• Israel Is Not Responsible for the "Siege" on Gaza - Avi Tarengo
    According to Amnesty, Gaza has no opening to the world other than the border with Israel. The word "Egypt" is missing. When two weeks ago a "supply convoy" by activists making its way to Gaza was blocked in Egypt, it did not lead to angry articles in the world press. This is in contrast to nonstop worldwide protest about how Israel is supposedly imposing a "siege."
        Whenever Hamas' policy is not to Egypt's liking, Egyptian police tighten the screws, conduct operations to seize goods and the Gaza economy is pressured. The pressure is only removed when Hamas understands the message and aligns itself to Egyptian policy. Thousands of Gazans pass through the Rafah crossing every month when Egypt coordinates this with Hamas. The crossing opens and closes at Egypt's will. How does Amnesty call this phenomenon: "The Israeli Siege on Gaza"? (ShalomLife-Toronto)
  • The UNDP Arab Knowledge Report 2009 - Nimrod Raphaeli
    The UN Development Program's Regional Bureau of Arab States recently published the 2009 Arab Knowledge Report, written by "a select group of thinkers and scholars from all parts of the Arab region." According to the report, talk about political reform is abundant, but not necessarily real. In the Press Freedom Index, published by Reporters without Borders, not a single Arab country receives a "good" rating. In the Democracy Index published by the London Economist, most Arab countries, with the exception of Iraq, Lebanon, and the Palestinian territories, were ranked low. In the 2009 report of Transparency International's Corruption Perception Index, 17 of the 22 Arab countries scored less than 5 (on a scale of 0 to 10). In the Economic Freedom Index issued by the Heritage Foundation, not one Arab country was ranked among the "free" countries. (MEMRI)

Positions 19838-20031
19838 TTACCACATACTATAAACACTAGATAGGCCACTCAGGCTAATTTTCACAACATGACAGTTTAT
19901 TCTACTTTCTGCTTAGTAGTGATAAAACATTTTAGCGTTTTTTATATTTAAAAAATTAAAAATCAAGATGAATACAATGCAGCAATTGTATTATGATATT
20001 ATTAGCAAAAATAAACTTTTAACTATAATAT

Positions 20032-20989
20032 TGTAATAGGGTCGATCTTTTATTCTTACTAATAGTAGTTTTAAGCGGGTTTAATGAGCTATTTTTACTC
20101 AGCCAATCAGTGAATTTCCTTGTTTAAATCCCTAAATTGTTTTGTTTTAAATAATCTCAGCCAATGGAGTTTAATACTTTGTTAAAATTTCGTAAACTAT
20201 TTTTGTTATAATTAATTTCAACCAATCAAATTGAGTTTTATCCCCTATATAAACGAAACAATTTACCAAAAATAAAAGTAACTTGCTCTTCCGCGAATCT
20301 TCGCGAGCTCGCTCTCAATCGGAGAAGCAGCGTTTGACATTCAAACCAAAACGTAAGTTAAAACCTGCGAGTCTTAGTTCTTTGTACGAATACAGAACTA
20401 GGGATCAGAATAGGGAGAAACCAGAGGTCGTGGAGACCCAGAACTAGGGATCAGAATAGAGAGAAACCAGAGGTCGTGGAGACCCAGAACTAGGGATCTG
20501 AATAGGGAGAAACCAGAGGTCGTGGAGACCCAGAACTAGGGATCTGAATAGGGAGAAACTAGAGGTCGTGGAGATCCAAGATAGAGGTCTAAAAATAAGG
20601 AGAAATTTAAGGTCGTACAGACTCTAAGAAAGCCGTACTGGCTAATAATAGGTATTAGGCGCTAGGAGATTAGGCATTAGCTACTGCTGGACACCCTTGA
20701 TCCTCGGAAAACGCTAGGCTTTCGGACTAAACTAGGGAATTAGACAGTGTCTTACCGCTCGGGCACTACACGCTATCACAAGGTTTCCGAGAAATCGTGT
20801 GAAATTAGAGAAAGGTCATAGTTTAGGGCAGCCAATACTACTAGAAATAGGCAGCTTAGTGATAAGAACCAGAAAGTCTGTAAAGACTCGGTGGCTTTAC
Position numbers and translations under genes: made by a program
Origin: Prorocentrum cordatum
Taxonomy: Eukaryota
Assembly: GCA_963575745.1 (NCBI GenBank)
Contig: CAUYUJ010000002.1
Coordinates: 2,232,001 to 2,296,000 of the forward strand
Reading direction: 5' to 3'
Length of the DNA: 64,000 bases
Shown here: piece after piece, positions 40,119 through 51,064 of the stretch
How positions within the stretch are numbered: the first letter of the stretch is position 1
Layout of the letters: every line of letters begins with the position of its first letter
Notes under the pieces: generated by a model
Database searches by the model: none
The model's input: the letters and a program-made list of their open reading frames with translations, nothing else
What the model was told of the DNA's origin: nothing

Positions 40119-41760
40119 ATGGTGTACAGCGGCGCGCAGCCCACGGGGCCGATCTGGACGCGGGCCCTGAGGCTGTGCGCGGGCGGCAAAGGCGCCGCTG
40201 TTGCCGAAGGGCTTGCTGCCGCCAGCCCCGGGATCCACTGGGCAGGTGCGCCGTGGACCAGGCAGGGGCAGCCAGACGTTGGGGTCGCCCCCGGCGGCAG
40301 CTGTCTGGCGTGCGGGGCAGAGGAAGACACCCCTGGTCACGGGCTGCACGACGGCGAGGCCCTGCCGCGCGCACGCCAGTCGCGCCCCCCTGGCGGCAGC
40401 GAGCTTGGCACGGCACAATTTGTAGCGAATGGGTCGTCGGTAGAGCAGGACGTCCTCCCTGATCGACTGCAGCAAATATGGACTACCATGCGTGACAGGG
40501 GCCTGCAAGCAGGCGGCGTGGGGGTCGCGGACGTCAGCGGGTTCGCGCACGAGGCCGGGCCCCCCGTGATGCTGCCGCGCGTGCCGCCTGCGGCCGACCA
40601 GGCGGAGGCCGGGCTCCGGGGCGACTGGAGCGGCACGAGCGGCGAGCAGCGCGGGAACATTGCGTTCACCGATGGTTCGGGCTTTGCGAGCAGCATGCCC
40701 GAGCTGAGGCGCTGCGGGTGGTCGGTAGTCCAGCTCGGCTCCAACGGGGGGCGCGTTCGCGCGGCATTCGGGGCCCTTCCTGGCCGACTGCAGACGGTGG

• Observations:

    Curbing the Manipulation of Universal Jurisdiction - Diane Morrison and Justus Reid Weiner (Global Law Forum-Jerusalem Center for Public Affairs)

    • The principle of universal jurisdiction has been, and continues to be, an important tool in the legal practitioner's tool box and an essential means for achieving justice for international crimes. Unfortunately, the principle has also become a political device employed for far more cynical means and far less noble purposes.
    • In the early 1960s, Israel was one of the first states to invoke the principle of universal jurisdiction in its groundbreaking trial against Adolf Eichmann, the "architect of the Holocaust."
    • The abuse of the principle is not limited to attempts to delegitimize Israel. It has also been misused against U.S. officials, including former U.S. President George W. Bush. It was misused in both Germany and France against former U.S. Secretary of Defense Donald Rumsfeld, and in Spain against former White House staffers. Similarly, former UK Prime Minister Tony Blair has been the subject of a record number of petitions against him in the International Criminal Court.
    • These universal jurisdiction claims interfere broadly with international diplomatic affairs and international business, constitute a publicity coup for those instituting the claims (regardless of the outcome), drain legal resources, and mire truly lofty principles in political opportunism.
    • Henry Kissinger wrote in Foreign Affairs in 2001: "Any universal system should contain procedures not only to punish the wicked but also to constrain the righteous. It must not allow legal principles to be used as weapons to settle political scores."